Bankruptcy is a legal process allowing an individual or business to have some or all of their debt excused. It is almost always considered as a last resort because it can have some negative long-term consequences which must be considered, even if you ultimately decide that they are outweighed by the benefits. Since it's a product of federal law, bankruptcy is handled in federal courts. Therefore, the rules and procedures governing it in Utah will be the same as anywhere else in the country. Distinct courts in Park City, Utah will have some unique rules, however, so you should consult with a local lawyer before you file.

Chapter 7 Bankruptcy in Park City, Utah

In Park City, Utah, there are 2 commonly-used forms of consumer bankruptcy: Chapter 7 and Chapter 13. Chapter 7 bankruptcy involves a liquidation of some of the debtor's assets, which pays off part of his or her debt. Once this is done, the remaining debt is excused. Fortunately for debtors, many types of property are exempt from liquidation, including homes, vehicles, necessary personal items, and retirement accounts.

Once eligible assets are sold, and the proceeds turned over to the creditors, most remaining debt is absolved. However, some types of debt cannot be discharged in bankruptcy, including student loans, taxes, child support, personal injury awards, and fines. If most of your debt in Park City, Utah is not dischargeable, you might want to consider other options besides bankruptcy.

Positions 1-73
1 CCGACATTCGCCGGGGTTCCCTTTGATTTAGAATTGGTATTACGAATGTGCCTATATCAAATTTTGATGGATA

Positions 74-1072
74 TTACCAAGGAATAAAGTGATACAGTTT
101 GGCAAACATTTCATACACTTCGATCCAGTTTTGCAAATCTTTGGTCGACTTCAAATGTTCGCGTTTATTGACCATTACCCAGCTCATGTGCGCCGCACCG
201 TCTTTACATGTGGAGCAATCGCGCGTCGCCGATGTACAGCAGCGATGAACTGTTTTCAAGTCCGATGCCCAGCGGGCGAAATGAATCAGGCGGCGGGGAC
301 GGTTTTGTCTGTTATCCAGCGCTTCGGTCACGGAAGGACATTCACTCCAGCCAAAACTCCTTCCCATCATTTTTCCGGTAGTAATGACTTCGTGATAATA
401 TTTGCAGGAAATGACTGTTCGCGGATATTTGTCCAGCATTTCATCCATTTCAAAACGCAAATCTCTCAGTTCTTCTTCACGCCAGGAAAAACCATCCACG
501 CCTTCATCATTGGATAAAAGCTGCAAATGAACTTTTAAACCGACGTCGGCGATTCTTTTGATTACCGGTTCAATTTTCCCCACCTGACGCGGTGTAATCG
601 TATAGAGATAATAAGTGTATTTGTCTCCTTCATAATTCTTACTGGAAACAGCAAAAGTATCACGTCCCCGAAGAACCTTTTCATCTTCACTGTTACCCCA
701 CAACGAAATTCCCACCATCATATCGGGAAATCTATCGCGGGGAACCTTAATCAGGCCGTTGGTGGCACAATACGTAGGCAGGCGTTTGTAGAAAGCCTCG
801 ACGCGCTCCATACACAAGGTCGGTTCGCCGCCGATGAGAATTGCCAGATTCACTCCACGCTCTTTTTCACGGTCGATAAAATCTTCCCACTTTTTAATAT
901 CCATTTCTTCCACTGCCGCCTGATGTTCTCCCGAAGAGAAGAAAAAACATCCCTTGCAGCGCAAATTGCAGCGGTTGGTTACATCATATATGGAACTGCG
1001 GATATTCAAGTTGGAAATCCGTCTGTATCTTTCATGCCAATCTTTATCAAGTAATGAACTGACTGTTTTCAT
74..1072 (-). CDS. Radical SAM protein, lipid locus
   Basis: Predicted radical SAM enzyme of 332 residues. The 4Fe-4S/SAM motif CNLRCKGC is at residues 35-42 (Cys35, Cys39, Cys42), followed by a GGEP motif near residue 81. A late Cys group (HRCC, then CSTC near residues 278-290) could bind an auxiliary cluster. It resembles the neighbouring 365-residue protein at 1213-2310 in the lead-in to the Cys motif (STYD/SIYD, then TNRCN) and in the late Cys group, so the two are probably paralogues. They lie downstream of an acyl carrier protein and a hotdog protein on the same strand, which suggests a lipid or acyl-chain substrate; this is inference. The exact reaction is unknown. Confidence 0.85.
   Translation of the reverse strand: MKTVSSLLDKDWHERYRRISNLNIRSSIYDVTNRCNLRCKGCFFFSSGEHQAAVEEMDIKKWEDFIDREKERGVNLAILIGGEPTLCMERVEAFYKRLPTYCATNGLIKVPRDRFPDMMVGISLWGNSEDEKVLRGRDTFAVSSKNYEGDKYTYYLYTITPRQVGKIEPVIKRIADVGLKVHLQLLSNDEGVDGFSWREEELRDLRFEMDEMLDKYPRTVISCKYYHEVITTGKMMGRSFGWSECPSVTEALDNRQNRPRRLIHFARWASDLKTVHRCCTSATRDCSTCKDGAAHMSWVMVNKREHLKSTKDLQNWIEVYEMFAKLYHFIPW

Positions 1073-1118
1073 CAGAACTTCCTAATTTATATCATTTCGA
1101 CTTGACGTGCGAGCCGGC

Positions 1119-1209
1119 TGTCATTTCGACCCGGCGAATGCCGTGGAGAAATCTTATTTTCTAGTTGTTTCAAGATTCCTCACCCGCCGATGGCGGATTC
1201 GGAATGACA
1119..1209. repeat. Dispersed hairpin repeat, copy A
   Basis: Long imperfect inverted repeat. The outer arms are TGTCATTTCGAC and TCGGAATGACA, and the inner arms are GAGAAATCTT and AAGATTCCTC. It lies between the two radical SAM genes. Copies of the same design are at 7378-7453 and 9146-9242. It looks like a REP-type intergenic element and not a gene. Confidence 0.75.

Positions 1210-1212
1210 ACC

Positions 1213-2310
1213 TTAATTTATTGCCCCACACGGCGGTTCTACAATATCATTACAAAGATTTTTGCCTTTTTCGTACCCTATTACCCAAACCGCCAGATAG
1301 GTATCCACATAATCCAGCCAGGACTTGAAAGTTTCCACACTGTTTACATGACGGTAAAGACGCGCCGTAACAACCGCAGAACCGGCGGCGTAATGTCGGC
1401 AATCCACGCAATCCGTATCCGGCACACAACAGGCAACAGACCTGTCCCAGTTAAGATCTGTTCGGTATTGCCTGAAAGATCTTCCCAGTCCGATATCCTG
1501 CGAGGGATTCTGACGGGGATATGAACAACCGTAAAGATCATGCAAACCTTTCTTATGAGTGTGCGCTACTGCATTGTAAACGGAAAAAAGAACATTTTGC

Chapter 13 Bankruptcy in Park City, Utah

In Park City, Utah, Chapter 13 is substantially different from Chapter 7. Chapter 13 may or may not be the best choice for you; this depends on the facts of your specific situation. Chapter 13 Bankruptcy involves a court setting up a modified payment plan, which allows the debtor to pay off most or all of his debts over an extended period of time, through monthly payments that should, assuming that the debtor is willing to make a few sacrifices, be manageable.

Which Type of Consumer Bankruptcy Should I File in Park City, Utah

The answer to this question depends heavily on your distinct situation. If you have enough steady income to manage a payment plan, and a lot of non-exempt property that you are unwilling to part with, Chapter 13 might be a good option. If you don't have much steady income, and most of your property is exempt, Chapter 7 might be better.

Whatever your situation, you should speak with a local Park City, Utah bankruptcy attorney. Your lawyer will be able to advise you of your options and their likely results, which will help you make a more educated decision.